The question—What was the Sphinx Vespiformis of Linnæus?—is one that has occurred to almost every entomologist. It seemed rather strange that Linnæus should have described, in all his works, an insect which had no existence; yet that really appeared to be the case. Laspeyres, the clever monographer of theEuropæan Sesiæ, previously to the appearance of that work, wrote to my highly valued and ingenious friend, Mr. Clark, requesting that he would investigate and describe for him the real Linnæan specimen of Vespiformis which was in the Linnæan cabinet, at that time in the possession of the late Sir J. E. Smith. Mr. Clark not only described the specimen in question, but employed that excellent artist, Sydenham Edwards, to make a drawing of it, which was forthwith forwarded to Berlin. Laspeyres exclaims—"Sed quod spectaculum!—Sesia asiliformis erat." This was too much to believe; the search was given up as hopeless, and the existence of the Linnæan Vespiformis was pretty much considered a fable. On making some inquiries, a few months back, about the species of Ægeria, the total loss of one out of the three Linnæan species appeared a little unaccountable; and seeing the name of my friend in Laspeyres' work, in the note above referred to, I determined to have recourse to him, as the best authority on the subject. Mr. Clark, with the greatest kindness, at once accompanied me to pay a visit to the said Sphinx, now in possession of the Linnæan Society: we instantly, on seeing it, fell in with the decision of Laspeyres—"Sesia asiliformis erat;" yet it agreed excellently with the character which Linnæus had assigned to Vespiformis: "Alis fenestratis; abdomine barbato nigro; incisuris tribus posterioribus margine flavis: capite annulo flavo." —No character could be more correct; the specimen was labelled in the handwriting of Linnæus, and the fenestrated wings merely arose from the specimen being exceedingly wasted. The fact was decided: the proof is open to all; and the existence of Sphinx Vespiformis must henceforth cease to be a fable.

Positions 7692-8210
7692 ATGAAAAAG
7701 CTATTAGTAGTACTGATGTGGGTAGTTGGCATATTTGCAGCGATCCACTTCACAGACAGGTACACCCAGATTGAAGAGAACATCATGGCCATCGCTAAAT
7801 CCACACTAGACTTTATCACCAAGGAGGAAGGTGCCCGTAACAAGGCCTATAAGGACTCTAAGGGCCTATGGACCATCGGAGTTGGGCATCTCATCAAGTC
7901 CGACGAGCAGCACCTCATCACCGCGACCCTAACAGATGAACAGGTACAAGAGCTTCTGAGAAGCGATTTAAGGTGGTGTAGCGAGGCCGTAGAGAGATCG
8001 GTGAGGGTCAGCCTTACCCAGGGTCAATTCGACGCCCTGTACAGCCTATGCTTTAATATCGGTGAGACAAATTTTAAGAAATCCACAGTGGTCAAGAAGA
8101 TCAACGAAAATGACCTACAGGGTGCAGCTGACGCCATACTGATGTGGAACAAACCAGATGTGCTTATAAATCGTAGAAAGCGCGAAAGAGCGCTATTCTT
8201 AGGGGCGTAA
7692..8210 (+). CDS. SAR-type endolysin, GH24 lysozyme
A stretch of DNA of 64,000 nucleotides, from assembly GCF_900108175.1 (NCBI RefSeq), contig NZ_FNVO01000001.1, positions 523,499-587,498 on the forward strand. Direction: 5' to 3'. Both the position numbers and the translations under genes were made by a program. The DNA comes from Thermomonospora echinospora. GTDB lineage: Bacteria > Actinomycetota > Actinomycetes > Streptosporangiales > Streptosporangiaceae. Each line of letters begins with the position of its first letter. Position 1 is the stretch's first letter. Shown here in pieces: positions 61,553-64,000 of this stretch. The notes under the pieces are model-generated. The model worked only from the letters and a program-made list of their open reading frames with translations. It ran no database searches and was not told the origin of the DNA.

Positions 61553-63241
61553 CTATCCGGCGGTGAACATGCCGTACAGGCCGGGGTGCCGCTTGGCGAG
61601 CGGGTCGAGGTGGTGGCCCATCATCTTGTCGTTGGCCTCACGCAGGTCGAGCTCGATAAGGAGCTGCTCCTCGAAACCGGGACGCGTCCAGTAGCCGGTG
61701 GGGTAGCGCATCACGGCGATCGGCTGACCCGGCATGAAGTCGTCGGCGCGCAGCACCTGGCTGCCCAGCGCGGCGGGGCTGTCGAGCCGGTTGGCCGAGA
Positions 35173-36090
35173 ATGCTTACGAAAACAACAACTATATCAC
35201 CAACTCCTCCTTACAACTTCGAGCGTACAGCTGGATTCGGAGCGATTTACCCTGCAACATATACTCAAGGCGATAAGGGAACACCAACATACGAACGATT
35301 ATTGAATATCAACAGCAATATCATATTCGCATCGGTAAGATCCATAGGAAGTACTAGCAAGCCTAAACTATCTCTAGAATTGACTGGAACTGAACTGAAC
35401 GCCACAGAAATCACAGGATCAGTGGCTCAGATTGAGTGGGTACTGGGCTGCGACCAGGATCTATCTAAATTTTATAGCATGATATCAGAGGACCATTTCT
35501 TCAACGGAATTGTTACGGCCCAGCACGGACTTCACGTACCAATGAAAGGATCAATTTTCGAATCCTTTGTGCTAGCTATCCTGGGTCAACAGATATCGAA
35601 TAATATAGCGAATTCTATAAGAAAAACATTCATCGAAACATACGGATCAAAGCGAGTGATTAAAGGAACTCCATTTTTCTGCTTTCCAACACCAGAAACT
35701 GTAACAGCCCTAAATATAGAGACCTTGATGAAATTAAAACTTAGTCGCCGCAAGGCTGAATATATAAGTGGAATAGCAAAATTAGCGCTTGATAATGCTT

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To ascertain the place among insects, or even animated beings, which this Sphinx Vespiformis naturally occupies, I have attempted in the following pages.
The Systema Naturæ has for years been the object of my most diligent search; but the idea which I have here taken of the subject is scarcely a month old. An anxiety to hear the opinions of others has urged me to scribble these few pages, with, I fear, far more haste than good speed; for it has happened that other engagements have prevented my affording them any time but that usually devoted to repose: so that the rapid and careless manner in which the sketch has been drawn, must be my apology for the very imperfect state in which I now offer it to the public. I feel, however, a firm conviction that my theory is too near an approach to truth, to suffer from any garb, however slovenly, in which I may have dressed it.
I must for the same reason here observe, that I will in no way pledge myself to the infallibility of the precise points of contact hereafter proposed, nor shall I notice any attempts which may be made to invalidate the principle of my theory, by appealing to such trivial inaccuracies. Feeble efforts of this kind are naturally and very excusably called forth by a feeling of disappointment at the sudden destruction of favourite and long-cherished theories: skilfully managed, they often throw a momentary shade over truth, but never can extinguish it; he, therefore, who is confident in having truth on his side, would be acting ungenerously to quarrel with them.
To conclude—for many excellent suggestions, and the kind and continued interest which he has taken in the progress of this little Essay, I embrace this opportunity of publicly acknowledging my sincere thanks to my esteemed friend, Mr. Edward Doubleday; feeling, however, that such thanks are a very inadequate return for his invaluable assistance.
January 25, 1832.